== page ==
How A Haunted Castle Cured Black Sabbath's Writer's Block

Throughout the '70s, when Black Sabbath was on their rise to fame, they had both a unique aesthetic and a unique sound. In today's market, most metal bands have adopted a dark, horror-inspired look and a heavy, wicked sound, but, back then, Black Sabbath was pretty much the first. They tore a hole in the world of rock n' roll and filled it with gloomy tones and fierce shreds. The band was groundbreaking.

Many rock fans at the time probably thought the members of Black Sabbath were insane; they were certainly anything but average, but their eccentricities and creative minds are what led the band to fame and fortune. Not to mention they basically created an entire genre of music and influenced every single metal band after them in one way or another. Their songs have inspired countless others to pick up their axes or sticks and join the heavy metal movement. Even bands who wouldn't list Black Sabbath among their direct influences still benefit from the ground they laid. At the least, all new metal has been influenced by bands who were influenced by Sabbath.

Going back to them being a side-step from normal: where most people strive to avoid terrifying things like ghosts, Black Sabbath rushes towards them. The band, who's aesthetic is gloom and horror, has no problem chilling with the spectral remnants of the dead. In fact, it was a haunted castle that got the band out of a creative funk and cured Tony Iommi's writer's block.

Black Sabbath guitarist Tony Iommi got a bad case of writer's block

Black Sabbath had a fairly unique way of writing music. Each member of the band took on songwriting duties in some capacity, and for some of the members, this was easier than for others. Frontman Ozzy Osbourne suffers from a pretty bad case of dyslexia; as reading and writing are both difficult for the metal legend, according to Song Facts, bassist Geezer Butler would write down phrases that Ozzy sang during their jam sessions and compose lyrics from them. The band's lead guitarist, Tony Iommi, also played a big part in Black Sabbath's songwriting and once found himself falling short in the creative department while working on their fifth album, according to Louder.

Honestly, it's not a surprise that Iommi had written himself straight into writer's block. The band had just come off an explosion of creativity. The first four Sabbath albums — Black Sabbath, Paranoid, Master Of Reality, and Vol. 4 — had all been released in a short, two-year span. Hit after hit came out in those early days, including "War Pigs" and "Iron Man," and at first, it was this initial "hit the ground running" attitude that fueled Black Sabbath's creativity. But, from the sound of it, that drive had also burned them out.

Iommi says he "panicked" when the writer's block set in. With little else to do, the band canceled their L.A. studio time, packed up, and went back to England in hopes of finding some inspiration.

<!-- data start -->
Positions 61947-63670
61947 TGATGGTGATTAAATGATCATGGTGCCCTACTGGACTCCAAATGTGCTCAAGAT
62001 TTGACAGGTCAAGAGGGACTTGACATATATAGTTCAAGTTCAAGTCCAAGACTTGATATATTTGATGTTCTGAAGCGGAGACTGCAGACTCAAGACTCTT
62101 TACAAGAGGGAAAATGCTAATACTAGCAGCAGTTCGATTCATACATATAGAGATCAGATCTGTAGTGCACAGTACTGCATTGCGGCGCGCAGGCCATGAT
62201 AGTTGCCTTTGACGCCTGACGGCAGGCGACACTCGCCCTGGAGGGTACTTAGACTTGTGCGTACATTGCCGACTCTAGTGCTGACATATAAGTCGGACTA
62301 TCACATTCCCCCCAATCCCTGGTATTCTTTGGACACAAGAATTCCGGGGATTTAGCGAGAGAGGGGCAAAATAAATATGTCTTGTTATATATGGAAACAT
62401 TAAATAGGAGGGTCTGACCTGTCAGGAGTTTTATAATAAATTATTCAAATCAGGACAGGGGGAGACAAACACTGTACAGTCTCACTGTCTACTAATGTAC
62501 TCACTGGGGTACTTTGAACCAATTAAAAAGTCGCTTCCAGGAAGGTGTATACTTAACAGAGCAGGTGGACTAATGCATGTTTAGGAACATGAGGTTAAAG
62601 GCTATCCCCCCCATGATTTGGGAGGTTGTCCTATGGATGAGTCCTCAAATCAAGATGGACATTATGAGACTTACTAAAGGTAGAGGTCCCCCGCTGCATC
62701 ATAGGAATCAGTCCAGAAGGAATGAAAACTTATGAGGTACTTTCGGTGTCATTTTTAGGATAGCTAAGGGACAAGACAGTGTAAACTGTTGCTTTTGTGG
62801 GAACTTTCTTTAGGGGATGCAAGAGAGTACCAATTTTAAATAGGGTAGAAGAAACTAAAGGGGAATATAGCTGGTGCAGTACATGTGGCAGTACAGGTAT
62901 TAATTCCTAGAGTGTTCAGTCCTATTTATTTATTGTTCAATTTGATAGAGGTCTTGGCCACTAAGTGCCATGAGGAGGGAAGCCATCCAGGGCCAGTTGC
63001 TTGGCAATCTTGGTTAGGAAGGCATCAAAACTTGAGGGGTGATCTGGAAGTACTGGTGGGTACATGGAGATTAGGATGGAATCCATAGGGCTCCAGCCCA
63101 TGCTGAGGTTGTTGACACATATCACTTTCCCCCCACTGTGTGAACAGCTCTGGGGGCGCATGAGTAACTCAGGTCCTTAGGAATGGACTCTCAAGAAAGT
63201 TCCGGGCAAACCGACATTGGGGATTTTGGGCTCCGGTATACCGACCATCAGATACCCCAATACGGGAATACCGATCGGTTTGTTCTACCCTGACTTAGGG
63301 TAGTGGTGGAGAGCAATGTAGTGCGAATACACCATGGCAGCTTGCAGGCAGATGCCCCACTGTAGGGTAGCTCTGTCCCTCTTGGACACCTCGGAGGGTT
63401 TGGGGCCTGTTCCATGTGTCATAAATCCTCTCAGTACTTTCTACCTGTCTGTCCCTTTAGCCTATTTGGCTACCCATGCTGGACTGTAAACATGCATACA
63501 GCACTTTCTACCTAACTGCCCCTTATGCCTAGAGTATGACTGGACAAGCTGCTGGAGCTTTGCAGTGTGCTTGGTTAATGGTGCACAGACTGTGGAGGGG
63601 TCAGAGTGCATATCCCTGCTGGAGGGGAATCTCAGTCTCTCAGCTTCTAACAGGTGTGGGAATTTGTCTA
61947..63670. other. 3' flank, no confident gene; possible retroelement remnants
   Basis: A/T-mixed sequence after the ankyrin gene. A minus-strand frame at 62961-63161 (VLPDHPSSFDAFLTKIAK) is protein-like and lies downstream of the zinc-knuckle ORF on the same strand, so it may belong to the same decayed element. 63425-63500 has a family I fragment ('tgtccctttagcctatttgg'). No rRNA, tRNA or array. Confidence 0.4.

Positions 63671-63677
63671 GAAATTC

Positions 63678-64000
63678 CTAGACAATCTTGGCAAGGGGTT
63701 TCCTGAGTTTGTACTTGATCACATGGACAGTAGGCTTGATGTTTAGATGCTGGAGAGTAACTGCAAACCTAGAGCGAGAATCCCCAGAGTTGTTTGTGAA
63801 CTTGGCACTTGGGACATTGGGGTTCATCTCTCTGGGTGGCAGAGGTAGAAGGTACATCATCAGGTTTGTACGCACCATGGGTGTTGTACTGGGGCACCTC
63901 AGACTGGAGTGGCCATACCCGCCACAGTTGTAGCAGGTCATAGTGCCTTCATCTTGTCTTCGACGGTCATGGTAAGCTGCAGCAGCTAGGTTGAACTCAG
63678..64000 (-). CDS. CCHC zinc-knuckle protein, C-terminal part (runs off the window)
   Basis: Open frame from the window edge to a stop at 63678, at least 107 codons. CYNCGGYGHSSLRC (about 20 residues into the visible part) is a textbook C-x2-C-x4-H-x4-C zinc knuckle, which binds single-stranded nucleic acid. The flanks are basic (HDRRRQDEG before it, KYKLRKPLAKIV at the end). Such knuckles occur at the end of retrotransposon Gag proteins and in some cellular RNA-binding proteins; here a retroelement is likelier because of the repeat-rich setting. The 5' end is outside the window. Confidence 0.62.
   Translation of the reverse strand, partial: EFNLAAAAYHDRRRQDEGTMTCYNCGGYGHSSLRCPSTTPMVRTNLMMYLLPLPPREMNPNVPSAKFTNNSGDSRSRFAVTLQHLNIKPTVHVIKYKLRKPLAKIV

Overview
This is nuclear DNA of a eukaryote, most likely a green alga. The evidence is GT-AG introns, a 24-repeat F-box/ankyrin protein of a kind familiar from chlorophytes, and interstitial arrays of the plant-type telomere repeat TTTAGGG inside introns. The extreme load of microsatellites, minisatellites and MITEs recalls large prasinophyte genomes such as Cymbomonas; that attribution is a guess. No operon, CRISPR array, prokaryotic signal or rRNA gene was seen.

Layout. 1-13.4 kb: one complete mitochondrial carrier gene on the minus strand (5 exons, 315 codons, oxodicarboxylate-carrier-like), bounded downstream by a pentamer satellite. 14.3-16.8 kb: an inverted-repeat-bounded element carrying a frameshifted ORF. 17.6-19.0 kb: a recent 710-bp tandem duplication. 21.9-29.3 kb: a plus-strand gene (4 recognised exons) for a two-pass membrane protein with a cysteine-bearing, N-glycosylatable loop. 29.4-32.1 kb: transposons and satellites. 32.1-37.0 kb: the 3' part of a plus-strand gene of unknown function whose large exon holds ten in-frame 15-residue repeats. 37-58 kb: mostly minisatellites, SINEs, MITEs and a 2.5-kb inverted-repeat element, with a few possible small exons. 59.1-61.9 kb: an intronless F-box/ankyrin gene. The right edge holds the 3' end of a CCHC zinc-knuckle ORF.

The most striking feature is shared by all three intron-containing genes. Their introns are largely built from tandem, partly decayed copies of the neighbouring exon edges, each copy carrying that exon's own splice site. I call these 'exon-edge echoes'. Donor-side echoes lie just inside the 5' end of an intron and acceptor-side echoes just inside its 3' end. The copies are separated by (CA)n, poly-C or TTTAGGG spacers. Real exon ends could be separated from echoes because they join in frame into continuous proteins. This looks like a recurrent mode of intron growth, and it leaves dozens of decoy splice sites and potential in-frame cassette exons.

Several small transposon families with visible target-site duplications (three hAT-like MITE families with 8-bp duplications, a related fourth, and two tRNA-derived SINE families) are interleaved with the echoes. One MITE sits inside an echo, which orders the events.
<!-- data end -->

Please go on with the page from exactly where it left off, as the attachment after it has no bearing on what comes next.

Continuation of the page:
What's more metal than a haunted castle?

The band took some much-needed time off when they got back to their homeland. After years of non-stop recording and touring, a break seemed the most logical next step. They were due to record Sabbath Bloody Sabbath in L.A., but you can't record that which you haven't written, and the City of Angels just wasn't fueling their dark creative needs the way, say, a haunted castle would.

"We rented an old castle in the Forest Of Dean," Iommi told Louder. "And it was just us there. What we did was set up the equipment in the dungeons of the castle to try and get some vibe going." 

The setting was just what the band needed to get back on track, and in no time, they'd finished that fifth album. They castle they'd camped out in was Clearwell Castle in Gloucestershire, England. It's a gothic-revival castle that was built in 1727 and, if we can trust the band's claims, it's been standing long enough to collect at least one spectral entity within its walls.

Black Sabbath experienced some odd occurrences

In his interview with Louder, Iommi talked about some weird stuff happening to Black Sabbath while they were holed up in Clearwell Castle's dungeon. The first of the odd occurrences took place when Iommi and one of his bandmates — he can't recall which one exactly — were walking up from a jam session. Out of nowhere, they saw a figure coming down the long corridor towards them before it shot off through the armory door. They couldn't make out who it was, so they did what any rational human being would: they followed the mysterious figure into a weapon-filled room.

Inside the armory, nothing stirred. The room was completely empty. According to Iommi, there was no possible way for anyone to exit without going back into the corridor where he and his bandmate had just come from. When they brought the incident up to the folks who then owned the castle a few days later, they were told not to worry; it was just the castle ghost, no big deal. 

Apparently, the castle had weird stuff going down on a regular basis due to, from what the book Black Sabbath and Philosophy: Mastering Reality says, a former maid searching for her deceased infant.